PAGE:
Rejection By Peers May
Lead To Violent Behavior
By Charnicia E. Huggins

NEW YORK (Reuters Health) - For years researchers have debated whether social exclusion and rejection caused aggressiveness or resulted from it. Now new study findings, as well as anecdotal evidence from the recent series of school shootings across America, suggest that social exclusion or rejection may indeed lead to aggressive behavior, as well as violence.
"Thus, children who might not have been aggressive otherwise will often become aggressive after they have been rejected by their peers,'' lead study author Dr. Jean M. Twenge of San Diego State University in California told Reuters Health.
"Almost all of the school shooting incidents, including Columbine, involved rejection by peers,'' Twenge said. "This research suggests that social rejection may have played a crucial role in the violence perpetrated by the school shooters.''
The researchers performed a series of experiments in which undergraduate students, divided into pairs of two, completed personality questionnaires and essays. The students arbitrarily received bogus negative or positive feedback on both their personality tests and their essays, but were told that the essays were evaluated by their respective partners. Each individual was then asked to evaluate their partner, who was supposedly applying for a competitive job as a research assistant.
Students who were told that the scores from their personality tests indicated that they would "end up alone later in life,'' and that their essay was "one of the worst'' the reader had read, reciprocated by giving their partners an extremely low rating--an average 26 on a scale of 10 to 100, the researchers report.
"Anticipating a lonely future made people sharply more harsh and aggressive toward someone who had recently criticized them,'' the authors write in the December issue of the Journal of Personality and Social Psychology.
In contrast, students who received negative feedback about their essay but were told that they would either have ''rewarding relationships throughout life,'' or that they were ''likely to be accident prone later in life,'' gave their partners a more neutral rating.
However, those who were told they had written very good essays tended to reciprocate by giving their partners high ratings, even when they were given negative predictions about their future, the researchers report.
In a separate series of experiments, Twenge's team measured how rejection affected aggression. Students participated in a group "get acquainted'' exercise, and were then asked to choose the two people they would want to work with on an individual basis. Half of the students were then told that no one wanted to work with them; the rest were told everyone wanted to work with them.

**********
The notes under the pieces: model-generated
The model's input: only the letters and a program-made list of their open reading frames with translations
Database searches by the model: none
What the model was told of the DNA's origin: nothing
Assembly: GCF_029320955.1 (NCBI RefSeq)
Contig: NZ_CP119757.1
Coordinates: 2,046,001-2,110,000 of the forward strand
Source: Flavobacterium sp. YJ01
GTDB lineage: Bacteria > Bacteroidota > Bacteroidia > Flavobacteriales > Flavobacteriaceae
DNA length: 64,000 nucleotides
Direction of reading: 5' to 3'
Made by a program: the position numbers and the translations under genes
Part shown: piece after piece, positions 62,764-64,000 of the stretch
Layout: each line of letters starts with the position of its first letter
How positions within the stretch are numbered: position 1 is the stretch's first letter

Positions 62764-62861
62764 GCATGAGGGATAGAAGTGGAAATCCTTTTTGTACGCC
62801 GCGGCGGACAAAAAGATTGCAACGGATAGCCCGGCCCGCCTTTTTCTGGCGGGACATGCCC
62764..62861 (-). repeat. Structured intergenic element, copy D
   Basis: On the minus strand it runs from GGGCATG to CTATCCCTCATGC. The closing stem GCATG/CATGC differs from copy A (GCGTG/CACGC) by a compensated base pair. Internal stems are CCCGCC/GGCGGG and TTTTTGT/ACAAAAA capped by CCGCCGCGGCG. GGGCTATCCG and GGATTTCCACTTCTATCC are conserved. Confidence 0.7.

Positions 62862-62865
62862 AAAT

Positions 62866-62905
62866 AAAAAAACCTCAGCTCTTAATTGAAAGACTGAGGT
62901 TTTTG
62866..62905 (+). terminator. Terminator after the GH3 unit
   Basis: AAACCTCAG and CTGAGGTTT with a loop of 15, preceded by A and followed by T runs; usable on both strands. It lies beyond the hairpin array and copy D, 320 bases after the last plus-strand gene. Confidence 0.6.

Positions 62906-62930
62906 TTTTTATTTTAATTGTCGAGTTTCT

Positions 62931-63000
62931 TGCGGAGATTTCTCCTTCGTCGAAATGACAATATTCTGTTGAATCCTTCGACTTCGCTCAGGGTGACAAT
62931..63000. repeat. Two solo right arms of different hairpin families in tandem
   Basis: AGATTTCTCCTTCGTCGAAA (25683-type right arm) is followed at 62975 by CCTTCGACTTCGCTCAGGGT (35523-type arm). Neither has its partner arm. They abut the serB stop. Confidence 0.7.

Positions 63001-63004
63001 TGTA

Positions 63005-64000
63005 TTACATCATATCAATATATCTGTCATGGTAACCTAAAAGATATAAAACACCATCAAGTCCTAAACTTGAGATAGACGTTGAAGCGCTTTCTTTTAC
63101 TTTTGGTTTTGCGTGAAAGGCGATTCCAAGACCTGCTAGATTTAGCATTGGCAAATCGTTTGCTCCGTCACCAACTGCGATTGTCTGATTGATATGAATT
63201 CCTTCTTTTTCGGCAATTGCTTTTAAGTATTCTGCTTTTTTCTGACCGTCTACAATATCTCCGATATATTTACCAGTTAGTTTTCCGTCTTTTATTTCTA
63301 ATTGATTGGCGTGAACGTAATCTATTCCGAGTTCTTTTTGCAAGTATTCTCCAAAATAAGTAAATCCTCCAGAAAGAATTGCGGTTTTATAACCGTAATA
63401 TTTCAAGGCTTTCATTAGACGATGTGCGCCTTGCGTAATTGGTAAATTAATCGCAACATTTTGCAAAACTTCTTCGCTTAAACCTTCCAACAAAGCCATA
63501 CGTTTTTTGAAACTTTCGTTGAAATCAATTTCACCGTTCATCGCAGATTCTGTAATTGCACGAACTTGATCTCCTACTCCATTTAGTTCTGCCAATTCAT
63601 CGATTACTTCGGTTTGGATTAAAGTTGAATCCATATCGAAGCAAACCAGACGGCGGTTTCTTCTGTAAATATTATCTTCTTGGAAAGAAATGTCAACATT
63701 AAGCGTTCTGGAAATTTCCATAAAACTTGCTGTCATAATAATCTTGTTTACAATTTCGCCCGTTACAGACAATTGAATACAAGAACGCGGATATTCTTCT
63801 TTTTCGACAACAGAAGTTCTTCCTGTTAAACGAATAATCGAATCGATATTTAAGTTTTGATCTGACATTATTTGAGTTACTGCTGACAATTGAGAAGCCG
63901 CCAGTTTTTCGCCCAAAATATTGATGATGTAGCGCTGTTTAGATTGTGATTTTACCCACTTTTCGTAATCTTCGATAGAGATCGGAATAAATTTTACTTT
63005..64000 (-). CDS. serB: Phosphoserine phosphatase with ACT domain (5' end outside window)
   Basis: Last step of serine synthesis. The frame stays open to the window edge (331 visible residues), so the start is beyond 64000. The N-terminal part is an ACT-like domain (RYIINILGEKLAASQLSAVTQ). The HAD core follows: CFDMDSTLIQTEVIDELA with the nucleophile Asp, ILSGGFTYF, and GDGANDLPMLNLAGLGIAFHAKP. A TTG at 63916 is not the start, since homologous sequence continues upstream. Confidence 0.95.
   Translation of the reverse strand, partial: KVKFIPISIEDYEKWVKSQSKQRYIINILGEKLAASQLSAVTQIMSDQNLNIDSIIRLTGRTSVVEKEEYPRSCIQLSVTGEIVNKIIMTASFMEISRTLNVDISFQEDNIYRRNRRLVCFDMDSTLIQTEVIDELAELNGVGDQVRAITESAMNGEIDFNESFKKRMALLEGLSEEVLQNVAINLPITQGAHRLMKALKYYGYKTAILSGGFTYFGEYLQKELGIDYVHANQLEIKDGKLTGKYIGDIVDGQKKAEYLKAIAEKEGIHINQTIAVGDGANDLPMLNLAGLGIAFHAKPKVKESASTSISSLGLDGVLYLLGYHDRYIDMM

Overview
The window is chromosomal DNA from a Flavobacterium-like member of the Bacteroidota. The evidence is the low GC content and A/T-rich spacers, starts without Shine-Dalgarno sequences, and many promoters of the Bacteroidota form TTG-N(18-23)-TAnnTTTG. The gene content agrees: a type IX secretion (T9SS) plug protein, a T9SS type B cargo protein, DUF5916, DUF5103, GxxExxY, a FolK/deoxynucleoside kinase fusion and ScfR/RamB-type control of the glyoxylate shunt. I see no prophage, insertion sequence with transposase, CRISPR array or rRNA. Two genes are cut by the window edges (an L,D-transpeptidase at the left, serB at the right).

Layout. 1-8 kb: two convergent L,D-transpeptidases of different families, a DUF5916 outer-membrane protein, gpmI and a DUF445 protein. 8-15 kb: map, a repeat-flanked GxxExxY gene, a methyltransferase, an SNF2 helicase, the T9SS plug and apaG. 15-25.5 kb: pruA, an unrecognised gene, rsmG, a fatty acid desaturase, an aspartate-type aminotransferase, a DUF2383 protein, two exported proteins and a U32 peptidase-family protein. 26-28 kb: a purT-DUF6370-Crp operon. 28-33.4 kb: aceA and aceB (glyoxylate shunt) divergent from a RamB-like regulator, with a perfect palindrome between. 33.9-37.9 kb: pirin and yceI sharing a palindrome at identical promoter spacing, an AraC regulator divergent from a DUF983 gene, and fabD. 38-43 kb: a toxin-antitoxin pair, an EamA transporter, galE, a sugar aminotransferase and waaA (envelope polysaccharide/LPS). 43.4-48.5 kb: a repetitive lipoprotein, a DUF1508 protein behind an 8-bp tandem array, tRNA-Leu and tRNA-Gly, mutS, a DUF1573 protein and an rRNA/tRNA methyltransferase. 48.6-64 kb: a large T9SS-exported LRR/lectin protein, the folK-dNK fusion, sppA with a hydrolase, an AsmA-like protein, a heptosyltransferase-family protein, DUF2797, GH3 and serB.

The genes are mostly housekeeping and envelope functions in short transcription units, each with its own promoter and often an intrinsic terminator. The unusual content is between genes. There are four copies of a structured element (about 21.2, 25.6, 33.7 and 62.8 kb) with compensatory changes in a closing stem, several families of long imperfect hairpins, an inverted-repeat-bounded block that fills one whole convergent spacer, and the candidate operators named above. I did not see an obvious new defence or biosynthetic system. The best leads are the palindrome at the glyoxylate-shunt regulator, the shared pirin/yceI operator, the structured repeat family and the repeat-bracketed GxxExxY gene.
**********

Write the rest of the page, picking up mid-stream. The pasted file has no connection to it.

The researchers then had the students play a computer game, in which the winner was able to blast the loser with unpleasant noise. The students were told they were playing against another person, but in fact the computer was mimicking the response of another player.
By giving the students a weapon that could hurt someone--the loud noise--the researchers attempted to make their conclusions applicable to the school shootings and other violent behaviors observed outside the laboratory.
The rejected students exhibited more aggression than their peers, study findings indicate. They tended to blast noise that was of a higher intensity and longer duration, even when they were told it would not be directed towards the individuals who rejected them from the group assignment, the researchers note.
"Even innocent bystanders are targets of the aggression of rejected people,'' Twenge said. "This is very similar to the school shootings, in which the perpetrators marched into their schools and killed innocent people who had nothing to do with the rejection.''
In light of the findings, Twenge stressed the need for adults to intervene when they see students being bullied, rejected, or cruelly teased.
"Although the rejected child should be taught not to be aggressive, it is also important to start at the source and try to emphasize to children how much bullying and cruel teasing hurts,'' Twenge said.
SOURCE: Journal of Personality and Social Psychology
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